When buying beer at the store – whether it’s at a grocery store, a local market, or a specialty beer shop – always always always try to buy the freshest beer you can find. The single most common defect I see in store bought beer is oxidation, hands down, it’s not even a contest. Even the tiniest amount of oxygen is bad news for beer, and although there are technologies and practices available which can limit it very well, it’s pretty much impossible to eliminate from production processes. The problem really arises after the beer leaves the brewery. During transportation, distribution, storage and sales the beer is aging, and the warmer it is the faster it ages. For lighter colored craft beers (non-adjunct), 1 week at 85F is roughly equivalent (in terms of flavor deterioration) to a 4 month old refrigerated beer. We’ll explore oxidation more later. It’s an inevitability.
Finding the freshest beer can either be easy, tricky, or impossible. Each brewery formats and locates their dates in different ways and places. Many smaller breweries don’t even put a date on it at all.
First, we need to locate the date. Look for black or yellow printed ink on the glass of the bottle. Look for dot-matrix-style perforations in the label. Look on the bottom of the bottle. Look along the edge of the label for a calendar with notches taken out of it. It’s often very difficult to spot if you don’t know where it is. (You may even be able to find out when the bottle itself was made by looking through the bottom of the bottle with a flashlight, but this will do little to tell you the age of the beer.)
Label dates take two general forms: “best by” and “born on”. Sometimes it’s obvious which one you’re looking at, sometimes it’s not. “Born on” dates are easiest to interpret because you can do the math and tell how old it is yourself. “Best by” dates are a bit trickier because you don’t know what the brewer considers the shelf life to be. You can guess, but that’s about it. The beers from big brewers like A-B and MillerCoors have a 120-160 day shelf life. This is at the long end of the range and they can do this because they use a lot of adjuncts (non-malt carbohydrate sources) and have the resources to limit oxygen uptake during production. Their distribution chain is also refrigerated. Craft brewed beers have relatively shorter shelf lives, generally 120 days at the top end. Microbrewed beers are even shorter because they generally have less sophisticated bottling systems. Other factors can play into the lifespan of freshness, including whether the beer is filtered and how hoppy it is.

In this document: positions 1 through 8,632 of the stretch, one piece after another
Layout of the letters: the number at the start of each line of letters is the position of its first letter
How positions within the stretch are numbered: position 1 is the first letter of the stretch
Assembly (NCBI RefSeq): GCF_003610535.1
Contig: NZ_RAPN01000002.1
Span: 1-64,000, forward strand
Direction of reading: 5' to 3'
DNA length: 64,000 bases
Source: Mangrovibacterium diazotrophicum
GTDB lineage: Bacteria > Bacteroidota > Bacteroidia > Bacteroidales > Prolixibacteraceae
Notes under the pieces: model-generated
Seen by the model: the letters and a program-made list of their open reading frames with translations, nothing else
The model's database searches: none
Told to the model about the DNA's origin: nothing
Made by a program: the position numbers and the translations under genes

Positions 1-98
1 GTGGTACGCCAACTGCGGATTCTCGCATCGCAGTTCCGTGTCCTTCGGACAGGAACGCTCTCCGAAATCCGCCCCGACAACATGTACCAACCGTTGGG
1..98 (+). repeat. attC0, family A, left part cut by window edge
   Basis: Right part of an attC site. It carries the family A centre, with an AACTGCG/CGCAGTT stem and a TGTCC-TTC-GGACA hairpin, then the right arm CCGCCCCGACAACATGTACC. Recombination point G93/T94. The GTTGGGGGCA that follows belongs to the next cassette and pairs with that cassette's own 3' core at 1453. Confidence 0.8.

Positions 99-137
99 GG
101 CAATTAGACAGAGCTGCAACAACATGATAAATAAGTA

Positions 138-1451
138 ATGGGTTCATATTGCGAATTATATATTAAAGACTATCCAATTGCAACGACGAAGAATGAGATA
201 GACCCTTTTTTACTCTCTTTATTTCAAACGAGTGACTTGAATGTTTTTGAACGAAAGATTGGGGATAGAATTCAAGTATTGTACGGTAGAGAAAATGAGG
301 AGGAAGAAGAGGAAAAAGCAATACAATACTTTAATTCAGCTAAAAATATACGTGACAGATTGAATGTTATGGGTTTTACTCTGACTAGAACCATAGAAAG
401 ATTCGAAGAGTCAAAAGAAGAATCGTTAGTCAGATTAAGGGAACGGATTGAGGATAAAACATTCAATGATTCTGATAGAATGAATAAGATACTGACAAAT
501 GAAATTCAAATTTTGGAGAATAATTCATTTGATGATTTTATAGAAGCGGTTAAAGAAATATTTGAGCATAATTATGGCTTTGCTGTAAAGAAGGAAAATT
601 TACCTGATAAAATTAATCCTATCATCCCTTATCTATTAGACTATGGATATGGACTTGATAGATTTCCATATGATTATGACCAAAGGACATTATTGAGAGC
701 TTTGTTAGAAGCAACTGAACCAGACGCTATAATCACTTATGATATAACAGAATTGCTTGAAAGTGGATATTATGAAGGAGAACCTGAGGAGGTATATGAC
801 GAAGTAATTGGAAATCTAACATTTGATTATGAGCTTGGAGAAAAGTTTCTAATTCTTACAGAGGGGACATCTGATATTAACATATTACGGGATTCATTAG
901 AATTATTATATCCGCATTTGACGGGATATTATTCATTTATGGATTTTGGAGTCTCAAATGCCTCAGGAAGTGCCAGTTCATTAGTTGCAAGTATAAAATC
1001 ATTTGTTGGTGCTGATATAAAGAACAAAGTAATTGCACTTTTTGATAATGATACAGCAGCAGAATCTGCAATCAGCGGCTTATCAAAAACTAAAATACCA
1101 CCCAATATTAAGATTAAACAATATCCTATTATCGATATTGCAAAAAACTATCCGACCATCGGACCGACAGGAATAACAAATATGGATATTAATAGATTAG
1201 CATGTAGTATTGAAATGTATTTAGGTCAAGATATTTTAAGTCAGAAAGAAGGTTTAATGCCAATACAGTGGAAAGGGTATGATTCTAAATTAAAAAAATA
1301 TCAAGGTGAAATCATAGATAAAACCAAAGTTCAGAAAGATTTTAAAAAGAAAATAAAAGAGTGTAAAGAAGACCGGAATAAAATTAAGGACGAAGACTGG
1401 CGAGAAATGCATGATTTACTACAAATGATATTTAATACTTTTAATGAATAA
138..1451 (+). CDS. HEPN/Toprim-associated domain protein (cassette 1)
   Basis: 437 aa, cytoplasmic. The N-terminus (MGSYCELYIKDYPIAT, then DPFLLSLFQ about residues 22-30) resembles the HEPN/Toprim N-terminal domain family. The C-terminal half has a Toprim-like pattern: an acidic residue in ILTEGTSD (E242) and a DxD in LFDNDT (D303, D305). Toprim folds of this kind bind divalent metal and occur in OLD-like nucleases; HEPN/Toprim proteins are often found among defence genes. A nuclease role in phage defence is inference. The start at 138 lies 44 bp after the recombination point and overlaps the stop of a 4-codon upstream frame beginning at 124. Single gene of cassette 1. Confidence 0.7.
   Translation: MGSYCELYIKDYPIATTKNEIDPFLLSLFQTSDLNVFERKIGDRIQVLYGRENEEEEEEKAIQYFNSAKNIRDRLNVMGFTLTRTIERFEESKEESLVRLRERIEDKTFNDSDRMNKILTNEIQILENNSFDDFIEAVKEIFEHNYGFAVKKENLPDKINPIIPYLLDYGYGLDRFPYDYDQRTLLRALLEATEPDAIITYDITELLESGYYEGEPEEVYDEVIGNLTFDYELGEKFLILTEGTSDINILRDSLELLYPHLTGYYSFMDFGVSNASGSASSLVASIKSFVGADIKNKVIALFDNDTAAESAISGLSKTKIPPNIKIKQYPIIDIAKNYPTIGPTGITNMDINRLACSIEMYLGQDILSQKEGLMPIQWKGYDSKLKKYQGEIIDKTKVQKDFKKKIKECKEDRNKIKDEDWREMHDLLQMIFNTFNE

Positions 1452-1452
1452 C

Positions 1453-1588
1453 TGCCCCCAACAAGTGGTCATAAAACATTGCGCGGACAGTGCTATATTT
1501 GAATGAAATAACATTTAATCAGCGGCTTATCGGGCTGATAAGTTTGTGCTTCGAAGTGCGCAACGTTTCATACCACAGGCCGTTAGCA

Sometimes the format of the date can be rather cryptic. Some of them use a Julian date system which indicates the date by the day of the year (for example, Julian date 257 in 2010 is September 14th). So you may see these Julian dates along with a two-digit year, and perhaps a 4 digit time stamp (1455 would be 2:55pm). Who knows what you’ll see; everybody seems to be using a different format.
Other things to note when buying beer:
- avoid beer that’s been sitting out in the aisles at room temperature
- specialty beer stores (with “thousands of different beers to choose from”) can be good places for selection, but bad places for freshness. The turnover rate for many of those beers is so slow that it oxidizes right there in the cooler over a few months (don’t forget the trip over the ocean if it’s an import). I’ve stopped buying beer at those places because more often than not it’s a dead beer.
- Look through the bottom of the bottle for chunky sediments; this is often a sign of oxidation. Be aware however: unfiltered or bottle conditioned beers are supposed to have a yeast sediment (a harmless source of vitamins)
So, now you have some tips to help you find fresh beer at the market. Good hunting!
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Very useful advice, thank you. Quick question though – is there an ABV threshold above which oxidation becomes less of a problem? I’ve bought quite a few beers at higher ABVs that say they’re designed for ageing (anything from 6 months to 20 years). Does that mean the oxidisation is part of the process that improves the beer over time?
While I’m sure alcohol plays a role in how fast beer ages, I believe most of what makes those types of beers age well is the high amounts of malt and hop polyphenols (which are anti-oxidants) and the types of flavors that integrate decently (or effectively mask) oxidation flavors. A lighter beer will shows staling signs quickly because there’s nothing to cover it. As for beers that are “meant” to age, I have a feeling (with no evidence yet) that it’s a way for the brewer to take advantage of the fact that the beer ages well and spinning it with an angle to set it apart from most other beers.
So what about beers that are supposed to age for months at a time? Is oxidation part of the maturation for certain styles or is it simply masked by the strength of the beer?
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